Violence Against Women and PTSD as a Joke in Recent News Reports on Ohio Shooting

“A former classmate from Bellbrook High School told BuzzFeed News that in 2011 or 2012, Betts made a ‘hit list’ that included mostly girls at the school. When teachers found the list, the school went into lockdown and Betts was later suspended, the classmate said. He tended to play threats off as a joke, the classmate added, and no one seemed to take them very seriously.” — Ellie Hall, Buzzfeed, Aug. 5, 2019

“The suspected gunman in the Dayton mass shooting was a member of a ‘pornogrind’ heavy metal band which sang about extreme sexual violence against women. […] Preteen Daughter P***y Slaughter, 6 Ways Of Female Butchery and Tilt Bench for Gynecology Or Total Rape are among the names of the albums produced by Menstrual Munchies. All the artwork on the album covers depicts highly graphic, sexualised and bloody violence against women. [quoting a band member] ‘Because I know, like, whereas I saw it as a joke — like, ‘Let’s play this and we’ll shock some people,’ and then the people that we know laugh — he didn’t see it as a joke. He was like, ‘F***, yeah. We’re gonna do this.'” — Tim Wyatt, The Independent, Aug. 6, 2019

Violence against women is not a joke.

It is the reason why I have four locks on two doors separating me from the outside world, and yet I still barricade my front door with a chair before I go to bed at night.

It is the reason why I wake up from nightmares thrashing around in my bed and screaming “NO.”

It is the reason why I cannot handle people I either do not know or do not trust touching me.

It is the reason why I am constantly on alert looking for threats and waiting for something bad to happen.

It is the reason why I jump and tense up whenever I hear someone speaking loudly, pounding on the walls or floor, or a slamming door.

It is why I am too many times unable to get out of bed and leave my house.

It is the reason why I first thought about suicide when I was 8 years old, and haven’t stopped since.

It is the reason why I have self-inflicted scars littering my arms.

It is one of the reasons why my mother chose to die.

And, I am not alone.

Women have double the rates of PTSD compared to men due to women having experienced higher rates of child abuse, sexual violence, and domestic violence.

Violence against women is not a joke. And, making light of violence against women is not free speech. Making light of violence against women – physical and psychological pain and suffering – is psychological violence. It is cruel and terrifying. It demonstrates at best a complete ignorance of the harm such violence causes, or at worst a lack of empathy characteristic of psychopaths and sociopaths. If you think that it is appropriate to make light of violence against women, you need to do some self-reflective introspective work and seek professional psychological help.

See also:

Freedom of Speech or Psychological Violence? A Contextual Case Against Degradation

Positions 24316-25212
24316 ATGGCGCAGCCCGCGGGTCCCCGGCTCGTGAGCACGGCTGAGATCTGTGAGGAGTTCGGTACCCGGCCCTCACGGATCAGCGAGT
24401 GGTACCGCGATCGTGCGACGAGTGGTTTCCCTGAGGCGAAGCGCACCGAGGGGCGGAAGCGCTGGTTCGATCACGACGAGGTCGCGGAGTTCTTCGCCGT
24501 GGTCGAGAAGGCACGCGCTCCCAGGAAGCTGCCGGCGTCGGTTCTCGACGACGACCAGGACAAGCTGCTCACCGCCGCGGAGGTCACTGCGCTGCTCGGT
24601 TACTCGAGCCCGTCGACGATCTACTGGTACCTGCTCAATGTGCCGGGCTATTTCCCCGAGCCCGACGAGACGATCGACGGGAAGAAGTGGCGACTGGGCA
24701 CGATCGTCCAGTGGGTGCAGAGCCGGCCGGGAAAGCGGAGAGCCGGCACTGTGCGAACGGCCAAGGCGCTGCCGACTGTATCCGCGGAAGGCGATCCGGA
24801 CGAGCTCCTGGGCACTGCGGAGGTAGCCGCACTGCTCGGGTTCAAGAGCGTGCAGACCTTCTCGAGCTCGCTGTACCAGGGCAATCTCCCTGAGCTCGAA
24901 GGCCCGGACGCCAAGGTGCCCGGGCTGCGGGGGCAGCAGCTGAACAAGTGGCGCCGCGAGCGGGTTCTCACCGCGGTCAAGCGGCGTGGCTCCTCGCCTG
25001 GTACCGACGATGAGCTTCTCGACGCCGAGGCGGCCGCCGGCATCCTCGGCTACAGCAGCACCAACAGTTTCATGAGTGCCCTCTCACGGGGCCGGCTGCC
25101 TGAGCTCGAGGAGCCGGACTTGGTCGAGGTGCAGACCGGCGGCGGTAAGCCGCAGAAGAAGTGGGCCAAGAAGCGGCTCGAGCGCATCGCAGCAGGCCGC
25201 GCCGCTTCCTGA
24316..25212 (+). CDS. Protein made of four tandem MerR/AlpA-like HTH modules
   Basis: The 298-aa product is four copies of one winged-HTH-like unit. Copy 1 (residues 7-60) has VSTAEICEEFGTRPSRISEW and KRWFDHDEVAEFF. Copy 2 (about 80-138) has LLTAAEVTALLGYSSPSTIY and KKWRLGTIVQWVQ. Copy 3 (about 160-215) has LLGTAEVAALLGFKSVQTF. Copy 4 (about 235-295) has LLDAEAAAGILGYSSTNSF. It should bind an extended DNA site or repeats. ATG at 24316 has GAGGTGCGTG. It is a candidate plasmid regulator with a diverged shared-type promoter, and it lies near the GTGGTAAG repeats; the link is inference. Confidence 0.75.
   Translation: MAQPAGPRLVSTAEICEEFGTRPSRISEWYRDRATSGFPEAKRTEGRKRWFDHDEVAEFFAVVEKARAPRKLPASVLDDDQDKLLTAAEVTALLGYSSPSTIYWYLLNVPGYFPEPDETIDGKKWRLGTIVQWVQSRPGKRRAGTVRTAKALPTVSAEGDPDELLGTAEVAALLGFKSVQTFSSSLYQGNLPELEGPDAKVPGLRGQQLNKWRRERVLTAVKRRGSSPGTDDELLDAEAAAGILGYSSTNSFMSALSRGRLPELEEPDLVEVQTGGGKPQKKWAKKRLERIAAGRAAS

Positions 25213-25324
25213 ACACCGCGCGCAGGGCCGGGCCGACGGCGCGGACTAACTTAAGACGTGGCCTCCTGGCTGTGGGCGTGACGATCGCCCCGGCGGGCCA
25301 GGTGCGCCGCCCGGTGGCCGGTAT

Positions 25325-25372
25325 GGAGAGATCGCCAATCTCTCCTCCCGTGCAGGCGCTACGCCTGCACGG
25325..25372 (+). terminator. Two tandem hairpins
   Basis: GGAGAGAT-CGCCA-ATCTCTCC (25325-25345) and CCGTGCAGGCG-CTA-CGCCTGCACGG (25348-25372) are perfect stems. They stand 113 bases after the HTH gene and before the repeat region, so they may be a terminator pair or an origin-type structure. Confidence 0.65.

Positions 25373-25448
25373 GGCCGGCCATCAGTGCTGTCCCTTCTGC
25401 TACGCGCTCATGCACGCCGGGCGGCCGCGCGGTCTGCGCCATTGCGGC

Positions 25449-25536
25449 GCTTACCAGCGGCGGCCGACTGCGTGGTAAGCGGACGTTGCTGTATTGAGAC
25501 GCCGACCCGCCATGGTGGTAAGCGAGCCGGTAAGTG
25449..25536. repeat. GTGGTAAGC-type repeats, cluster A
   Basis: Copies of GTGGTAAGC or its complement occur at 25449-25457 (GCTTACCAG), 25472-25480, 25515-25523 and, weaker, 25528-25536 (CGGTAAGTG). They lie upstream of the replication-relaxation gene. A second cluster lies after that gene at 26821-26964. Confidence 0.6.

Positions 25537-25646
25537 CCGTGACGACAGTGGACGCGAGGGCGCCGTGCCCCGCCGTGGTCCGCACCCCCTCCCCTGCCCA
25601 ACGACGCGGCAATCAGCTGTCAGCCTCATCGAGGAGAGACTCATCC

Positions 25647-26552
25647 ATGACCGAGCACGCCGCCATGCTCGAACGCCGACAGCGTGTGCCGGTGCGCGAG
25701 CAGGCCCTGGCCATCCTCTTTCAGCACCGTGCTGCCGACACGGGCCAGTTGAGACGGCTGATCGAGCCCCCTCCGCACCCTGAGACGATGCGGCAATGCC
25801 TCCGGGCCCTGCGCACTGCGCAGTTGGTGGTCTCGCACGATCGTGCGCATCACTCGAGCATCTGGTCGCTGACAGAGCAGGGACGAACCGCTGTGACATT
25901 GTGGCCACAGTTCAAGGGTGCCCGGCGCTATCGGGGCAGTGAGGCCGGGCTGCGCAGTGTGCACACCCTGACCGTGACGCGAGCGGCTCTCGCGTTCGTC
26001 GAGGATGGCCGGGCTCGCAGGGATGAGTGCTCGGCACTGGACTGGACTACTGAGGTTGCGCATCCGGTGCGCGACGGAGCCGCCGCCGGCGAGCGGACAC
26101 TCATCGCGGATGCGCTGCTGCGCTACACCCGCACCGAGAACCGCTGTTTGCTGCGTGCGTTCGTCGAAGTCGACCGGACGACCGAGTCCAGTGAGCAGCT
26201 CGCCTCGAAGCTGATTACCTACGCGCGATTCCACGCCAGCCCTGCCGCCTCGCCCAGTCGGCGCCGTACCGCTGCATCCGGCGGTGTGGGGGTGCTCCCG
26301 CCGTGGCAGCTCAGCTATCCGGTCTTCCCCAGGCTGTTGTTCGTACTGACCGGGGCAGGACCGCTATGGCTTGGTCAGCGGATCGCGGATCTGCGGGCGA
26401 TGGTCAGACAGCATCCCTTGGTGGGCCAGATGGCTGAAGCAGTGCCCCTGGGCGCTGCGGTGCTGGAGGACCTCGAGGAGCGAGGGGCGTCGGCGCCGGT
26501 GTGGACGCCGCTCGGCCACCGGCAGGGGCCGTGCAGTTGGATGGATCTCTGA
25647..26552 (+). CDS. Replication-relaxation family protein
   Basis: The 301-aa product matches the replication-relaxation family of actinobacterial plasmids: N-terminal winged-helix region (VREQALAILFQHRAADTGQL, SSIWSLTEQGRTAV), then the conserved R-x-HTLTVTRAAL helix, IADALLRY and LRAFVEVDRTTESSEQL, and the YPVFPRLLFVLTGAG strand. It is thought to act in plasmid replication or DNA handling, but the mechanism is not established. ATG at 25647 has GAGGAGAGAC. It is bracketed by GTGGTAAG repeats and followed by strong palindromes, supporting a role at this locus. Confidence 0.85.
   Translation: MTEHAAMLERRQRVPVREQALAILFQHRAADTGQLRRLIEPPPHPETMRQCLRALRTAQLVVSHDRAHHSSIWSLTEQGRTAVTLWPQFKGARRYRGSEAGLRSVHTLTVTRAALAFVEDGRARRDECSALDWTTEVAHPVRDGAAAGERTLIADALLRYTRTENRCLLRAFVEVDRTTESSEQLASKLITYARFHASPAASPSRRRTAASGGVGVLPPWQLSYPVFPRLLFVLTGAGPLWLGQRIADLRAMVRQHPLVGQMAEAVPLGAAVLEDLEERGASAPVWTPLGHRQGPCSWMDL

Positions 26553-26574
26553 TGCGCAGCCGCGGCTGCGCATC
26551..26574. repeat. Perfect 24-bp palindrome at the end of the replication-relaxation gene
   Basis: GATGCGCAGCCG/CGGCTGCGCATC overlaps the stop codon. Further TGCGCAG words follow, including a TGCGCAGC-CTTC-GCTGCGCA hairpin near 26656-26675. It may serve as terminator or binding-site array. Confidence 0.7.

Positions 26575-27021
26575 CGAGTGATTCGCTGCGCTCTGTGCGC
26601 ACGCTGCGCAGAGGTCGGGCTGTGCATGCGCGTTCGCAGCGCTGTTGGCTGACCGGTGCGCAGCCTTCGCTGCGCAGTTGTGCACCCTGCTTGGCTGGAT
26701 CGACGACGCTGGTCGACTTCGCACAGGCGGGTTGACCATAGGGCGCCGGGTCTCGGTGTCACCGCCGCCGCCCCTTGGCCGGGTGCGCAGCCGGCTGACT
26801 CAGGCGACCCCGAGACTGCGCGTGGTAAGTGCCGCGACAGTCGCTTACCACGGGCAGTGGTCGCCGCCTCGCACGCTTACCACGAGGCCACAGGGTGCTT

EDIT: 8/15/2019 – See also:

We need to have a serious discussion about free speech…

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Perpetuating Ableism in Treating Adult Children of Alcoholics

Based on a recommendation, I am currently reading The ACoA Trauma Syndrome: The Impact of Childhood Pain on Adult Relationships, by Tian Dayton, PhD. I would like to say that I find the book intimately enlightening, but I don’t. The book replicates and perpetuates an ableist ideology that is subsumed in western psychology (e.g. pp. 22-25) – treating people who have experienced childhood trauma as if they are psychologically and emotionally stunted; psychologically and emotionally stuck in childhood; psychologically and emotionally located lower on the developmental hierarchy.

I find this incredibly offensive in how it patronizes people. This offensive ideology needs to be re-examined through a divergent perspective. Through such a perspective, people who have experienced childhood trauma may have extreme emotions and may be prone to generalizations that result in dichotomous all or nothing thinking. However, these people have developed strategies for survival based on the various types of abuse they have faced throughout their lives. When people hurt you, people who are supposed to protect you, people who don’t know you, and everyone in between, over and over again, what is the most reasonable disposition to take towards people? You err on the side of caution and you immediately take everyone and every problem as a potential threat to your survival.

People who have experienced childhood trauma are not psychologically and emotionally stunted. They are people who have developed strategies for survival based on their experiences. They are people who have had to navigate and deal with adult issues at a very young age. They have developed habitual responses to the abuse and violence they experienced that have helped them survive. While these responses are not conducive to individual flourishing and developing healthy relationships, they are not childlike.

These people are not childlike. They are doing the immense work of self-reflectively examining their habitual responses by breaking down their thoughts, feelings and actions in order to reconstruct their psychological and emotional worlds. This is an ongoing process that will take the rest of their lives. The capacity for sustained self-reflective introspection is incredibly mature. More able-normative people ought to try it.